Luke 11:25 And when he cometh, he findeth it swept and garnished.

KJV Verse: 

Luk 11:25 And when he cometh, he findeth it swept and garnished.

Greek Verse: 

Literal Alternative: 

And, having arrived, it discovers it [being unoccupied], having been swept and arranged. 

Hidden Meaning: 

In the Greek, this verse is identical to Matthew 12:44 except that some versions of Greek do not have the "empty" adjective appearing in Matthew that precedes the "swept" and "garnished". 

The "and's" in this section are a good example of a place where the "not only/but also" translation works best.

The three adjectives in this last section ("empty, swept, and garnished") are all verbs in the past tense that are in the form of an adjective where the verb acts on itself. Examples are given below.

The Greek word translated as "empty" means "having not occupied himself" both in the sense "having found nothing to do" and, of a place, "not having an occupant." Since it refers to a person who an "evil spirit" has left, it has both the sense not finding another better to take its place and the person having nothing else to do, as in "idle hands are the devil's playground." This word does not appear in some Greek texts. 

The Greek word translated as "swept" means "having swept himself clean" and "having exhausted himself."

The Greek word translated as "garnished" means "having ordered himself", "having adorned himself", "having honored himself," or, in the more common passive form, "having ascribed to himself."

Wordplay: 

Vocabulary: 

καὶ (prep) "And" is from kai, which is the conjunction joining phrases and clauses, "and," or "but." After words implying sameness, "as" (the same opinion as you). Used in series, joins positive with negative "Not only...but also." Also used to give emphasis, "even", "also," and "just."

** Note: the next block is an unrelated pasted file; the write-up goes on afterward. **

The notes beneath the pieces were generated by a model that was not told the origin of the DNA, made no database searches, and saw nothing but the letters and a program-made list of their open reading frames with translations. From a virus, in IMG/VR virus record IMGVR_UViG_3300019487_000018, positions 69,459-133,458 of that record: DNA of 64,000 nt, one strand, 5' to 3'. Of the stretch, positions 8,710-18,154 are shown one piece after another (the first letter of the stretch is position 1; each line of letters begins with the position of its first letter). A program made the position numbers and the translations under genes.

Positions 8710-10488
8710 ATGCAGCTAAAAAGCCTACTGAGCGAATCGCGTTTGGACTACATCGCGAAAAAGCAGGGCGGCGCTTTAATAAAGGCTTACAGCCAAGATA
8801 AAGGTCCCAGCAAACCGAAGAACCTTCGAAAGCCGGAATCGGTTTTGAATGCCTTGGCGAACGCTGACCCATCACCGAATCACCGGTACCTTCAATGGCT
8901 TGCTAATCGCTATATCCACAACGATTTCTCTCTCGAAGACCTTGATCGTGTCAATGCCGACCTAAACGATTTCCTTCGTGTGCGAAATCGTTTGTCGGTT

ἐλθὸν (part sg aor act neut nom or verb 3rd pl aor ind act) "When he is come" is from erchomai, which means "to start, ""to set out", "to come", "to go," and any kind of motion. It means both "to go" on a journey and "to arrive" at a place.

εὑρίσκει (verb 3rd sg pres ind act) "He findeth" is from heurisko, which means "to find", "to find out", "to discover", "to devise", "to invent", "to get," and "to gain."

[σχολάζοντα,] (part sg pres act masc acc) "Empty" is the verb, scholazô, which means "to loiter", "to be at leisure", "to have spare time", "to have nothing to do", "to loiter linger, "to have rest or respite", "to devote one's time to a thing," of a place: "to be vacant", "unoccupied", "to be reserved for," and, of students, "to devote oneself to learning: hence, give lectures."

σεσαρωμένον (part sg perf mp masc acc) "Swept" is saroô, which means "to sweep", "to clean", "sweep clean," and, metaphorically, "to be exhausted."

καὶ (conj) "And" is from kai, which is the conjunction joining phrases and clauses, "and," or "but." After words implying sameness, "as" (the same opinion as you). Used in series, joins positive with negative "Not only...but also." Also used to give emphasis, "even", "also," and "just."

κεκοσμημένον. (part sg perf mp masc acc) "Garnished" is kosmeô, which means "arrange", "order", "prepare", "adorn", "equip", "adorn", "dress", "embellish", "honour," and, in the passive, "to be assigned," and "to ascribed to."

Related Verses: 

Feb 24 2018